Are we destroying fishes blue betta fish?




We sure are destroying fishes, sea water dumping, oil leakages in mass scale; fish trawling for business, environmental changes due to pollutions and global warming are some of the atrocious human deeds endangering the marine life. While so many marine animals have gone extinct some like the beautiful betta fish are amongst the endangered fishes. Amongst the 73 recognized species of betta fishes, some are extinct while others are traveling on the same verge.

Blue betta fishes, colloquially known as Siamese fighting fish (B.splendens) are a large genus of seventy-three species, vibrantly hued and small (2.5 – 12.5) belonging to the gourami family scientifically known as Osphronemidae. Bettas have a typically unique organ known as the labyrinth which allows them to breathe atmospheric air making them anabantoids.  With this ability they can thrive in water conditions with low oxygen levels which would normally kill other fish, in places like puddles, rice paddies, canals, drainage ditches and in almost stagnant streams bettas can easily live. They’re easily found in the basin of Laos, Vietnam, Thailand and Mekong. IUCN listed them as a vulnerable genus.


Bettas are some of the unique fishes; they have upturned mouths and feed on the water’s surface mainly. They enjoy a good diet of daphnia, brine shrimps and dried blood worms but commercial betta foods are the best. These commercial pellets include a diet of all necessary minerals and vitamins along with a mixture of all the food mentioned above, which are very nutritious and help in better development and enhancement of the length and the color of bettas. Forget the misconception of bettas surviving on plant roots or peace lilies; they require a healthy diet of protein and fibers.

Mixing up with other fishes

Some species of bettas don’t enjoy schools while others bear up with it. Blue bettas don’t prefer to live in schools of fish; they fight a lot with other fishes regardless of the gender and may cause harm to them. In many cases, bettas have broken the fins, blinded and injured other fishes in the same aquarium. Bettas prefer to live alone and swim alone; they may feel comfortable and safe in an aquatic cave or dense, if you have a planted corner you’ll find them peacefully living there.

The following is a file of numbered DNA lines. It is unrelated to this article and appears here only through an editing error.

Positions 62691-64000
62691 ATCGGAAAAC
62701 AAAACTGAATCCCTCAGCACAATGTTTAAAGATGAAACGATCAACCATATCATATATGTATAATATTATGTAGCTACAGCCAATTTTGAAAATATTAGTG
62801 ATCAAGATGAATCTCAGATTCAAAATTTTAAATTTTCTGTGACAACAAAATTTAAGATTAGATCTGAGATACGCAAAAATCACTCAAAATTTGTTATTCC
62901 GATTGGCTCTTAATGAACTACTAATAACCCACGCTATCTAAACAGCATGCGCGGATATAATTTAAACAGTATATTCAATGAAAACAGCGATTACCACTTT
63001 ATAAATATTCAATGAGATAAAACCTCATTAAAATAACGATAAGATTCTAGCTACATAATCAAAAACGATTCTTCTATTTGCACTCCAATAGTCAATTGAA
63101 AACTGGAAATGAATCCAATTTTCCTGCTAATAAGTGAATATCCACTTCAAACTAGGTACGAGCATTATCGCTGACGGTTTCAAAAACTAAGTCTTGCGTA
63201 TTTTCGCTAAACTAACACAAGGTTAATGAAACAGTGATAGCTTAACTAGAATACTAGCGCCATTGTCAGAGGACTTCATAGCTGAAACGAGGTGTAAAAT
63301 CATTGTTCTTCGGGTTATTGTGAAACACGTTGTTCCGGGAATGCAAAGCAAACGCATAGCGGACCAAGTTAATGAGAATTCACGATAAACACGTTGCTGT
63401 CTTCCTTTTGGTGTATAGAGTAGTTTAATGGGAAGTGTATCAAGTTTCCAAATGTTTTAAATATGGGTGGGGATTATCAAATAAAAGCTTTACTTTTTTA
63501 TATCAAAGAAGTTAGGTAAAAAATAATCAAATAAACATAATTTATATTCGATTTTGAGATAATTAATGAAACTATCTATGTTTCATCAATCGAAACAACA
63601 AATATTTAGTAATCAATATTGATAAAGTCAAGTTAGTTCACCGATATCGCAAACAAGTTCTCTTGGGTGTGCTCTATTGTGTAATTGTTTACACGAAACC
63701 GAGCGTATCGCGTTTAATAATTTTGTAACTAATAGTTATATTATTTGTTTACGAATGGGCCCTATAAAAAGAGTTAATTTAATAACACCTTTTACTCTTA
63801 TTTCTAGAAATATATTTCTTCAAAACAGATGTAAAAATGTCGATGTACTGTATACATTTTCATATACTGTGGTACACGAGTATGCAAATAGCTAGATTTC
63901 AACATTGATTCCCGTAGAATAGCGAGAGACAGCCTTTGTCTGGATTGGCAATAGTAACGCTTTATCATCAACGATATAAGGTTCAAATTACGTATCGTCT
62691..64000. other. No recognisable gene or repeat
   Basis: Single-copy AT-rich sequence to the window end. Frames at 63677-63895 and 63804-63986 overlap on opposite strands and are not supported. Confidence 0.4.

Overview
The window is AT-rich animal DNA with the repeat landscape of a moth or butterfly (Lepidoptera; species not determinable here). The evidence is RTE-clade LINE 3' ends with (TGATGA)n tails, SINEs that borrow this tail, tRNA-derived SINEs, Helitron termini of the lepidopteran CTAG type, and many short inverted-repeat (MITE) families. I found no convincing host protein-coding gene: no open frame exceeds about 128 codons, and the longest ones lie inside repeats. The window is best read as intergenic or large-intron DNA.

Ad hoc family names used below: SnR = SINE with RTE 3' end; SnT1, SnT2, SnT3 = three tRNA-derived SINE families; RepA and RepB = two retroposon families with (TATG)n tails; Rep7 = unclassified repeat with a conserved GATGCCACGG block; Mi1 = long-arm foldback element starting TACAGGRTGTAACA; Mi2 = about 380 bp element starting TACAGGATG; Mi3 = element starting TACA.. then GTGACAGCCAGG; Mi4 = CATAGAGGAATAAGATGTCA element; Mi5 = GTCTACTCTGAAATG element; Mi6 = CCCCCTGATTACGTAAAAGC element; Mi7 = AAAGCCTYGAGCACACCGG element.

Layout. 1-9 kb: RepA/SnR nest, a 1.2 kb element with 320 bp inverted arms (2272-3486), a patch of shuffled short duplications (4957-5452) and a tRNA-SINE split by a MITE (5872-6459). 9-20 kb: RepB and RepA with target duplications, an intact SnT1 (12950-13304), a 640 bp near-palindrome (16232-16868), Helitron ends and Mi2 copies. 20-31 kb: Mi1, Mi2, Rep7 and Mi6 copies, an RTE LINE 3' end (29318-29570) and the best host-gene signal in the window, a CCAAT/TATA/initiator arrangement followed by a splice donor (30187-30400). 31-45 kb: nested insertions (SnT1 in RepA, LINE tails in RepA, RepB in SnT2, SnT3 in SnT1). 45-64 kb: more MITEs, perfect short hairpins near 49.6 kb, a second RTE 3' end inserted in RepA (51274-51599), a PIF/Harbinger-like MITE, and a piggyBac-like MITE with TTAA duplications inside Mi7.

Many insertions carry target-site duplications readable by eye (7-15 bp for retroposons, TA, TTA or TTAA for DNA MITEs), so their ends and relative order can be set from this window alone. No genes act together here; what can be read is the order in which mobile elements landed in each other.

Methods should be applied to maintain the PH of the water while changing it; this will not upset the fish’s biological balance. All methods to keep the tank clean from bacterias and ammonia should be used twice a week. Always remember disinfectants, soaps or aquarium decorators harm the fishes.

Color patterns

  • Solid color- no variation in color, monochrome
  • Bi-color- body has the same color except for the fins
  • Cambodian native- color is pale with fins of solid color
  • Butterfly- fins have diversified colors
  • Marble- irregular patterns formed all over the body including the fins
  • Pastel- body is pale and fleshy, light shades of color found only on fins

Finnage variations

  • Veiltail- common tail, one split only
  • Crown tail- give the appearance of a crown
  • Half moon- crisp ‘D’ shaped tail
  • Rose tail- Finnage overlaps to look like a rose

Other facts 

  • Ph 6.5- 7 is always preferred for bettas. Cold and alkaline water slowly kills their immune system and makes them ill, warm and acidic water suits bettas.
  • Shapes of the tails in bettas vary especially depending upon the species.
  • Some bettas have lived well through their teens while others live for 2-3 years.

The beautifully finned betta fishes are growing less in number; don’t let these flamboyantly hued precious bettas slip their lives away. Let them fight; let them make your aquarium an active place. Do the best to let these dazzling creatures live, save marine life.





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